“That’s not fair!”
This is one of the most annoying phrases for me. Fair? Really? Look around you. Look at the world. What is fair? And really, chances are if you do look around you, especially globally, you’ll be slapped in the face with the realization that whatever you think “isn’t fair” is actually considered a luxury in most corners of the world. (“It’s not fair that I have to get up so early for work,” “It’s not fair that I have to take a gen ed class that I don’t want to,” “It’s not fair that I haven’t gotten a raise in the past three years,” boils down to: you have a job to go to everyday, you have the privilege of going to college, you are more than likely getting paid more than minimum wage and are able to at least pay for necessities.)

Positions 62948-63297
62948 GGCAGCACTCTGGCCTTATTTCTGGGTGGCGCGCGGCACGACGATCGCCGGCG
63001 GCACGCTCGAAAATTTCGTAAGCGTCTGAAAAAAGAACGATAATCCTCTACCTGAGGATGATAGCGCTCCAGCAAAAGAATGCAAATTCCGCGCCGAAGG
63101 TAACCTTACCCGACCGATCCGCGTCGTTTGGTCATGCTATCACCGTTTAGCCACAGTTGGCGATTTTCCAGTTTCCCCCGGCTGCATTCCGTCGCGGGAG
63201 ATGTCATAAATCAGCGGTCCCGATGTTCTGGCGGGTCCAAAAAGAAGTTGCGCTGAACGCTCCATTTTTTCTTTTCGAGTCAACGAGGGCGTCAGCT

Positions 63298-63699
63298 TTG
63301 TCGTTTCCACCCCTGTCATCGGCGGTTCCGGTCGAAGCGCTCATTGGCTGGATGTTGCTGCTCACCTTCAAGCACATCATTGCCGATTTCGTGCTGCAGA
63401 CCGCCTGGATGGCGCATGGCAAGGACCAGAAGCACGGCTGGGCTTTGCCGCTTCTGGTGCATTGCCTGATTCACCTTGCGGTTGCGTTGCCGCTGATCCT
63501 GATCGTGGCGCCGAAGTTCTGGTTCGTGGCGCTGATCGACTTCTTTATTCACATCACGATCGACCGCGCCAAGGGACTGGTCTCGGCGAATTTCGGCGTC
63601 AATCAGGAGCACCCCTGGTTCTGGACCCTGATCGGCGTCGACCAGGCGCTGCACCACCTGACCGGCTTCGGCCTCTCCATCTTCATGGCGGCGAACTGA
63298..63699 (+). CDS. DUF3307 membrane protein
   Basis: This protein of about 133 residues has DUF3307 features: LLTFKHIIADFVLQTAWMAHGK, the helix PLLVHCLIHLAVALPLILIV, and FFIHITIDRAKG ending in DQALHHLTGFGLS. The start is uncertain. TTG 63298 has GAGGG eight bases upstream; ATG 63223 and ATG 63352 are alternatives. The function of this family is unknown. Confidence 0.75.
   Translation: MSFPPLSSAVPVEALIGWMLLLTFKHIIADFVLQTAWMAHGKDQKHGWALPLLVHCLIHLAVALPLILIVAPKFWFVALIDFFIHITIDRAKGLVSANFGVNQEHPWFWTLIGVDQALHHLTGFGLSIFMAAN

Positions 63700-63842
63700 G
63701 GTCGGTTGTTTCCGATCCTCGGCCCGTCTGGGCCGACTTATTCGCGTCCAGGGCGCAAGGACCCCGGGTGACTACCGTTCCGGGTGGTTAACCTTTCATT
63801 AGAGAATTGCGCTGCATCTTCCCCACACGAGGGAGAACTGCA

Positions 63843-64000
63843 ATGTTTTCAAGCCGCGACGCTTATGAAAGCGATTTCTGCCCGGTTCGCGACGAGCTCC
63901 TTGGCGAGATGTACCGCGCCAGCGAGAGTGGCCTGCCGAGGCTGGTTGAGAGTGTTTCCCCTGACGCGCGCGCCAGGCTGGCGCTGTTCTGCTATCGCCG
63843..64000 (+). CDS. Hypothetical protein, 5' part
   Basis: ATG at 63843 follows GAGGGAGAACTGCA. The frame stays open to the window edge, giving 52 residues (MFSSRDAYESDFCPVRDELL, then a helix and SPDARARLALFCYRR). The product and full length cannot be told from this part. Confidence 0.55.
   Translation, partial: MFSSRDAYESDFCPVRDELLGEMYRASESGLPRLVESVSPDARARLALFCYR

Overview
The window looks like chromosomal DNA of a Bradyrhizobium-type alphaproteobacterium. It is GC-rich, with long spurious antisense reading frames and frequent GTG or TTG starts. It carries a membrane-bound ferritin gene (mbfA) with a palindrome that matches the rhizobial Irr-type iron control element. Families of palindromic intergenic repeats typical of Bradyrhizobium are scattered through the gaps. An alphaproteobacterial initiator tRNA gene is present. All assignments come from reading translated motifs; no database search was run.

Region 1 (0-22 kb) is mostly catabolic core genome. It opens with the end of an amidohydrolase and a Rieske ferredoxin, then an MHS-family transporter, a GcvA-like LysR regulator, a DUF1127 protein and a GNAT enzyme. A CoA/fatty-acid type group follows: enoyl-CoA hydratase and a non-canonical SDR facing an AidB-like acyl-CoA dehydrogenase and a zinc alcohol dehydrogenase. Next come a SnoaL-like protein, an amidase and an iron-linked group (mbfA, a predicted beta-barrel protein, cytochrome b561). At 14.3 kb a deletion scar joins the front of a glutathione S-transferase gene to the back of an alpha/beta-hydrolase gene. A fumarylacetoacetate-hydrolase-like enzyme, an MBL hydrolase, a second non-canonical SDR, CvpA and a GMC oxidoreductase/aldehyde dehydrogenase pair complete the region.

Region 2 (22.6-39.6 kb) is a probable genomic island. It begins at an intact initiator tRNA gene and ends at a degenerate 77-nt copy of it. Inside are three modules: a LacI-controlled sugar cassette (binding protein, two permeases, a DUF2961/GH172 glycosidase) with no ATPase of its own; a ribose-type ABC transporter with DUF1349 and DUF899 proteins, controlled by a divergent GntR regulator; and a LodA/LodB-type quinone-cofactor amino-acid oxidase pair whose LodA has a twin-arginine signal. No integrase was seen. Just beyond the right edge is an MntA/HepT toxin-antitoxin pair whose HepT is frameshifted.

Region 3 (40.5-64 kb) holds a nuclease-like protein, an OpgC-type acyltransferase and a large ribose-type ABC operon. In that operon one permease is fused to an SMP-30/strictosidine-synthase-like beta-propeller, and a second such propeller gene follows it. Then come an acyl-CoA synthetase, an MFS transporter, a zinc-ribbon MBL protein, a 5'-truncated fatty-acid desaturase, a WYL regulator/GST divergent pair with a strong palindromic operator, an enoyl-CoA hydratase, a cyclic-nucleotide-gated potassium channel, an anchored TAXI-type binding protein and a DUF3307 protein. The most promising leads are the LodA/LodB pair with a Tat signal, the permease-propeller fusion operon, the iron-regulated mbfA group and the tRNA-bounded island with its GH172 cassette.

One of the best teachers in my high school used to say “fair is for five-year-olds,” in response to this phrase. We do teach our young children about fairness only to have them learn not too much later that there is no such thing.
One of my favorite authors once wrote, “We must accept unfairness as proof of the sublime flux of existence, the capricious music of the universe – and go on about our tasks.” I made a mug that has that same quote on it to remind me that the universe isn’t concerned with fairness.
But once you get past the stronghold we have on the concept that things must or should be fair, it’s rather liberating. Do things happen that shouldn’t? Yes. Do bad things happen to good people? Sure. Does that upset most people? Only if they have a heart. It’s proof that the universe isn’t fair. It’s either one of two things: part of God’s plan that we don’t completely understand, or it’s utter chaos. So we have a couple options: let it go or make it fair. But please, don’t just whine and complain about it.